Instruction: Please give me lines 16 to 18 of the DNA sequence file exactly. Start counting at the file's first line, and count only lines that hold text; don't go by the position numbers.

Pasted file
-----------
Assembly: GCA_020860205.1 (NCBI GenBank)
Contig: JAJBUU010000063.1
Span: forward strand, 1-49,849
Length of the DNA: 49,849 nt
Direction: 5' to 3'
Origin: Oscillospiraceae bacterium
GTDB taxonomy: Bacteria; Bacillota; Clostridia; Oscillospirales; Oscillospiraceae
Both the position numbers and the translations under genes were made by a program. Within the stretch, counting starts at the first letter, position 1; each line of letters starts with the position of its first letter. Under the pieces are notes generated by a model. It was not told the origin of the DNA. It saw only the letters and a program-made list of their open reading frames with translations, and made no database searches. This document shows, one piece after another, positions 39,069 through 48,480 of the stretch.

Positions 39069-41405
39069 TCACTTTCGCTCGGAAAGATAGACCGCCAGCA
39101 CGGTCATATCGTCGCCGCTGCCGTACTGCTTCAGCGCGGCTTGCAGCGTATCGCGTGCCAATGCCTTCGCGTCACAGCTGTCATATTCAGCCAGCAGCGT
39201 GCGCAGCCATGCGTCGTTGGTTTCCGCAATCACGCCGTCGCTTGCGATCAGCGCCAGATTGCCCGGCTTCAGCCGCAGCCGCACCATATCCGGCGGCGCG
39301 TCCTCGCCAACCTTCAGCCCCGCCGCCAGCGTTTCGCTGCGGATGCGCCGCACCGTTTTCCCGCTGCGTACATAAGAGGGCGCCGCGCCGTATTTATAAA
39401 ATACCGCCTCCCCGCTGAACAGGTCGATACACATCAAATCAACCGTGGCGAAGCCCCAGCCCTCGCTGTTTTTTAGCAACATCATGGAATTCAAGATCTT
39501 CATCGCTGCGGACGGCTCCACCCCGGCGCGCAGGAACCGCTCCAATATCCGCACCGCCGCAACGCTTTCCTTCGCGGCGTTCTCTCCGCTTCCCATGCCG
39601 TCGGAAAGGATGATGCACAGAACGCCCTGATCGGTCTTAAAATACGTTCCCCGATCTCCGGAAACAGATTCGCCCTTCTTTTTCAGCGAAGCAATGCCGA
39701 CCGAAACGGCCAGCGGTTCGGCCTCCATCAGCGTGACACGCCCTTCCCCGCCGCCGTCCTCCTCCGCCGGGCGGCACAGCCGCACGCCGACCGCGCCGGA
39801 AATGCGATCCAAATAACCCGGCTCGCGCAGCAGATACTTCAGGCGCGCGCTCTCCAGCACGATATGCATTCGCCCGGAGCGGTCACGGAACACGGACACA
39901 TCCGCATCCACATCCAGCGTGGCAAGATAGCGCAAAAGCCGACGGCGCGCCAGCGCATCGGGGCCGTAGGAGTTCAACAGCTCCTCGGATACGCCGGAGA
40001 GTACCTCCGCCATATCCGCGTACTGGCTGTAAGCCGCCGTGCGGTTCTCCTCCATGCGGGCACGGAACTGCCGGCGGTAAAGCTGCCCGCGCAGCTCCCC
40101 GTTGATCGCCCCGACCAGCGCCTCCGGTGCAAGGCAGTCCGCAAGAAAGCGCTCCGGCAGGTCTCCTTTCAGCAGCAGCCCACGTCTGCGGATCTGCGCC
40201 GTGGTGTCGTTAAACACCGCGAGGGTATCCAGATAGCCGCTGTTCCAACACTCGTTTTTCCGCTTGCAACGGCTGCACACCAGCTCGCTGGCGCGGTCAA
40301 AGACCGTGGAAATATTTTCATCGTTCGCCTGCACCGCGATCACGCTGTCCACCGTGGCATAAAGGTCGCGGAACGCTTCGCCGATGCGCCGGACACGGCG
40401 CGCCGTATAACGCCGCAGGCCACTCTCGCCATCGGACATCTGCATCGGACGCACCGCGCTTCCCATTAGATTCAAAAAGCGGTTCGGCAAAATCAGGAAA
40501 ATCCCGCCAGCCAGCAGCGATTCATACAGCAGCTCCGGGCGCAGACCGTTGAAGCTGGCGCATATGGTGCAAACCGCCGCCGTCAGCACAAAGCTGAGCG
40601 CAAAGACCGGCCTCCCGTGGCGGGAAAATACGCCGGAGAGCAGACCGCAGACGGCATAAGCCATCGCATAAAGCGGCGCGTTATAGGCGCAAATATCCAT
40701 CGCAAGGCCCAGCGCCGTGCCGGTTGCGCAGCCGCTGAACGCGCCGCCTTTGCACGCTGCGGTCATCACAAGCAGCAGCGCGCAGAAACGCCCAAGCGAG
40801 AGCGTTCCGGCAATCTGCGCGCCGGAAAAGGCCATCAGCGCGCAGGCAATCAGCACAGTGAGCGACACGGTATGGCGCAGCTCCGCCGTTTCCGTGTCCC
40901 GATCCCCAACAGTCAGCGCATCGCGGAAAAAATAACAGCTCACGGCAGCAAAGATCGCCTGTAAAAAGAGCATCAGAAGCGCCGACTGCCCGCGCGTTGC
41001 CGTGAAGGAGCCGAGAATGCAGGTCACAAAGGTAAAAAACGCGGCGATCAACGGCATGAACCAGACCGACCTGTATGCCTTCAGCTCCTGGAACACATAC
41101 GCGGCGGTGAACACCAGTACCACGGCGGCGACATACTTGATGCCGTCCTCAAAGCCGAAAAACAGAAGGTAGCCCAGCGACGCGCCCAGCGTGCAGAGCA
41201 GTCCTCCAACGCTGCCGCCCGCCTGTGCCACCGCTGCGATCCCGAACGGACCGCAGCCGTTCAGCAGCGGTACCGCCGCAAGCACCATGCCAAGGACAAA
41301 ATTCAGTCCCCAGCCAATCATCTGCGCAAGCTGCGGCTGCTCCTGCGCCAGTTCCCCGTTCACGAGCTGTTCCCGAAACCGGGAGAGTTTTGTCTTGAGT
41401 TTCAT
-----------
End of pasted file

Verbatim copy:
39601 TCGGAAAGGATGATGCACAGAACGCCCTGATCGGTCTTAAAATACGTTCCCCGATCTCCGGAAACAGATTCGCCCTTCTTTTTCAGCGAAGCAATGCCGA
39701 CCGAAACGGCCAGCGGTTCGGCCTCCATCAGCGTGACACGCCCTTCCCCGCCGCCGTCCTCCTCCGCCGGGCGGCACAGCCGCACGCCGACCGCGCCGGA
39801 AATGCGATCCAAATAACCCGGCTCGCGCAGCAGATACTTCAGGCGCGCGCTCTCCAGCACGATATGCATTCGCCCGGAGCGGTCACGGAACACGGACACA